Music

Why is the organ such hard work?

Solemn yet unintentionally comical, the instrument is often overlooked. Yet you can't understand Bach without getting to grips with his chorale preludes

13 February 2016

9:00 AM

13 February 2016

9:00 AM

My old Oxford college, Mansfield, isn’t a famous establishment, though its current principal, ‘Baroness Helena Kennedy’, as she incorrectly styles herself, has raised its profile by lefty networking. (Owen Jones, no less, has lectured there.) The building is pretty, however, and its nonconformist chapel splendid, so long as you avert your eyes from the gruesome stained-glass Reformed divines. The organ was played by Albert Schweitzer and makes a mighty racket.

This I know because in the 1980s the chapel was unlocked, which allowed me to creep in after a night on the sauce. I’d pull out all the stops, cackling like Vincent Price in The Abominable Dr Phibes. No pedals, though. I’d briefly taken organ lessons with the chaplain’s wife, but your brain doesn’t want to move your feet in the opposite direction to your hands and until you learn that trick (which I never did) the pedals are hateful. You can also bang your head on them if you find yourself homeless and spend a fortnight sleeping overnight in the tiny organ loft. But that’s another story.

My failure to learn the pedals put me off the instrument until this last Christmas, when I addressed my shameful ignorance of Bach’s organ music. You can’t understand Bach unless you’ve listened properly to the chorale preludes. Here the composer’s imagination roams in a way that’s possible only on the organ.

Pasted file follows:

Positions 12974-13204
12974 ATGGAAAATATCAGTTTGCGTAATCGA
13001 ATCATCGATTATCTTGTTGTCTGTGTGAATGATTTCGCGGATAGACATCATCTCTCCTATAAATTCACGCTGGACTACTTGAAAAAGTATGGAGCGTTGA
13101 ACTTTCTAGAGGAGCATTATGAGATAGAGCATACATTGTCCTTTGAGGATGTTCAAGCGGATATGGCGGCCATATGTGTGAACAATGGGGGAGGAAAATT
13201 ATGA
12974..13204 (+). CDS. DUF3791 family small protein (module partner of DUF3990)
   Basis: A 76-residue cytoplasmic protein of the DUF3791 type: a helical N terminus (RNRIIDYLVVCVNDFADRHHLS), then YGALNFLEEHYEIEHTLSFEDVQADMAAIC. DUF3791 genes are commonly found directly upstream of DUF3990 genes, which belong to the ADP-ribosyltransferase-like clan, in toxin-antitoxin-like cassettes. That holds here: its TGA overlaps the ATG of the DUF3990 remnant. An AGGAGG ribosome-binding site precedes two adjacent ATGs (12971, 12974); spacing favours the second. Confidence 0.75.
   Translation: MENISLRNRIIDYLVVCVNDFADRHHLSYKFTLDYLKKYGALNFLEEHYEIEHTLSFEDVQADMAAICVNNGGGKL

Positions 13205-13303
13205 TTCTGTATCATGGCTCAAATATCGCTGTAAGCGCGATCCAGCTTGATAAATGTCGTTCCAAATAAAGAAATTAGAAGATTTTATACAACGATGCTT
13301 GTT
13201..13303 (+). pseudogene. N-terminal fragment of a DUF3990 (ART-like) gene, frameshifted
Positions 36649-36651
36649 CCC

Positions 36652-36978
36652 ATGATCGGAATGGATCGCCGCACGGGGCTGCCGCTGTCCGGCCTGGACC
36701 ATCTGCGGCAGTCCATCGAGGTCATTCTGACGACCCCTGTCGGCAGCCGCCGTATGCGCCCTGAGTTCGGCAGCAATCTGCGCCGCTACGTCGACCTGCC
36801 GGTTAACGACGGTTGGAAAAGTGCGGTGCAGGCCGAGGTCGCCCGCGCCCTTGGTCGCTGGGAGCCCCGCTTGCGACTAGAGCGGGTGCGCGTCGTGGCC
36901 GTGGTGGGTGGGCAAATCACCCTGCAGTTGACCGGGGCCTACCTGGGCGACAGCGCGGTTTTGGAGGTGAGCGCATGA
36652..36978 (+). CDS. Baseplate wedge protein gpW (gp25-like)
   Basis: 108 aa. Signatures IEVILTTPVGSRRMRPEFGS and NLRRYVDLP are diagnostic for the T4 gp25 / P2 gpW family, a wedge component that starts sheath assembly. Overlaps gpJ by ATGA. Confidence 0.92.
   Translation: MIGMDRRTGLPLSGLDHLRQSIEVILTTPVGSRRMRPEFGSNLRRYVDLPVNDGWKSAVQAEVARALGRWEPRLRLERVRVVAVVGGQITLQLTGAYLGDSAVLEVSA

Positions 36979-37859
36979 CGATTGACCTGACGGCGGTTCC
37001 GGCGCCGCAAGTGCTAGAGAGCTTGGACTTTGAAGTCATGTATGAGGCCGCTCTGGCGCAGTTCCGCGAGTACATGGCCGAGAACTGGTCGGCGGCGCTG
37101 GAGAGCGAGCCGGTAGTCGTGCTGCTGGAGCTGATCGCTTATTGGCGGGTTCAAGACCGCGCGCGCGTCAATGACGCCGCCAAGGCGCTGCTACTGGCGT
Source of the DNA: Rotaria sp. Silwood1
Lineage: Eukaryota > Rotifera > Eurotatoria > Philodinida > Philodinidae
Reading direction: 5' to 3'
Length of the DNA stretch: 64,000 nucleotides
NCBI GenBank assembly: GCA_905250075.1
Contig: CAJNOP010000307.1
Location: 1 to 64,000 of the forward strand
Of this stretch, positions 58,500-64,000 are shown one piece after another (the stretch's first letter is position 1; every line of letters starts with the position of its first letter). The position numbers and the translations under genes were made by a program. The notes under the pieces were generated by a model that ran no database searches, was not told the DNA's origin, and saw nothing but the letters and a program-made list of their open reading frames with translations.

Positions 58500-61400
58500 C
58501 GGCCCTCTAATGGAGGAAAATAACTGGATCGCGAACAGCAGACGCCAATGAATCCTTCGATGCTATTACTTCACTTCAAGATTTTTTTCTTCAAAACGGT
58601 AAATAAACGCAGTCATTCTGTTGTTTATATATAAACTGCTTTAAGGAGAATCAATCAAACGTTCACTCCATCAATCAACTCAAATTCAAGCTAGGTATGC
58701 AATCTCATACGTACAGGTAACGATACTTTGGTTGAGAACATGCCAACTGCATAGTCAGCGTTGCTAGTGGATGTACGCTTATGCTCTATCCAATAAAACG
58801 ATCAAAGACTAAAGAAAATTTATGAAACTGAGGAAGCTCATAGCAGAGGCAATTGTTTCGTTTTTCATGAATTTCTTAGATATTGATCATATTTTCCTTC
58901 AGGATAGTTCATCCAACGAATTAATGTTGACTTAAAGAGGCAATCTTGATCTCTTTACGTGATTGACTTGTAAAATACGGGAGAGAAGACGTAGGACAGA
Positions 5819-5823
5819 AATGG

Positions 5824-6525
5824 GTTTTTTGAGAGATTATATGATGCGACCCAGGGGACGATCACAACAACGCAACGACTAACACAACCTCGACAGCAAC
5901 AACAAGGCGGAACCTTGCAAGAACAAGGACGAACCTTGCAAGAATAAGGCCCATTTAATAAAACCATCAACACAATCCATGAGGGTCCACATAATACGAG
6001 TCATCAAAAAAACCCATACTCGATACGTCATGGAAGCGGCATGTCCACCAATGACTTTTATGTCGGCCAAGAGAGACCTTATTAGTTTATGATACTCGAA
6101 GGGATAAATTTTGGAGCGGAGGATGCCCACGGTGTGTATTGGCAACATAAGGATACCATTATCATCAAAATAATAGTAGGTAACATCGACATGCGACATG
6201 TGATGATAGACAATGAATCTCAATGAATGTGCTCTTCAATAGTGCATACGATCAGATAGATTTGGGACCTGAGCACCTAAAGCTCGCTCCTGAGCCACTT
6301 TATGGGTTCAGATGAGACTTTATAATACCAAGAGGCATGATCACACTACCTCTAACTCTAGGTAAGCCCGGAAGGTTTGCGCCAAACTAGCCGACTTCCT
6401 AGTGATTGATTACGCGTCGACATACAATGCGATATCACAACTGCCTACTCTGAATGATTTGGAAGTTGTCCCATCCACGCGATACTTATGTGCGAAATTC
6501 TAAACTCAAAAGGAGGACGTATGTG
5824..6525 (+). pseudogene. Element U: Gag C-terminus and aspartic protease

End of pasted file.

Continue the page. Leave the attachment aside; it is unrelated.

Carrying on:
In an ‘ornamental chorale’ the hymn tune is embellished so that it’s scarcely recognisable to modern listeners. Busoni made gorgeous piano arrangements of some of these pieces — for example, Nun Komm, der Heiden Heiland BWV 659. But matching the soprano arabesques to the hymns is much easier if you hear them on an organ. At which point you’re dragged into the minefield of manuals and registrations. Old-school romantic organists ‘orchestrated’ Bach by playing with stops mid-performance. Baroque purists regard this as mutilation. For most music lovers, life is too short to understand these technical questions, let alone take sides.


The politics of the organ are pretty toxic. The root of the problem is that the ‘king of instruments’ is usually in the house of God. The battles vary from country to country. The composer Gerald Barry was sacked as organist of a German Lutheran church when they discovered he was Catholic; he then moved to a Catholic parish where he fell out with the congregation and punished them by shortening phrases so they gasped for breath.

In France and Germany the organist reigns supreme. In England, power lies with the choirmaster — who is often a virtuoso organist. Relations with the everyday organist can be strained. At St Paul’s Cathedral, rumour has it, a choirmaster was so incensed by an accompaniment that he ran up to the organ loft and pushed the ‘off’ button. ‘You muck up my psalms and I’ll muck up your voluntary,’ he’s supposed to have said.

Then there are ‘parson problems’. My late friend Canon Brian Brindley, ultra-High Church, made his organist sign a contract agreeing never to play, or musically allude to, Luther’s Reformation chorale Ein feste Burg. Naturally the organist took this as a challenge, wove the notes into an improvisation and was caught. Brian had a sharp ear and was similarly unamused when he realised that his flock were listening to disguised variations on ‘Yes! We Have No Bananas’.

Solemn yet unintentionally comical: the paradox applies both to the organ and the musicians who play it, at least in England. We imagine organists dropping sheet music as they scurry around. I’ve seen it happen — yet only someone who has tried to learn the instrument can grasp how monstrously difficult it is. It drives me mad to see people rush out of church during a good performance of Bach’s St Anne Prelude and Fugue; would they do the same to a pianist playing the Appassionata (which is easier to play)? It wouldn’t happen in Germany, where some churches have pews that swivel like the benches in old-fashioned trams so the congregation can face the organist.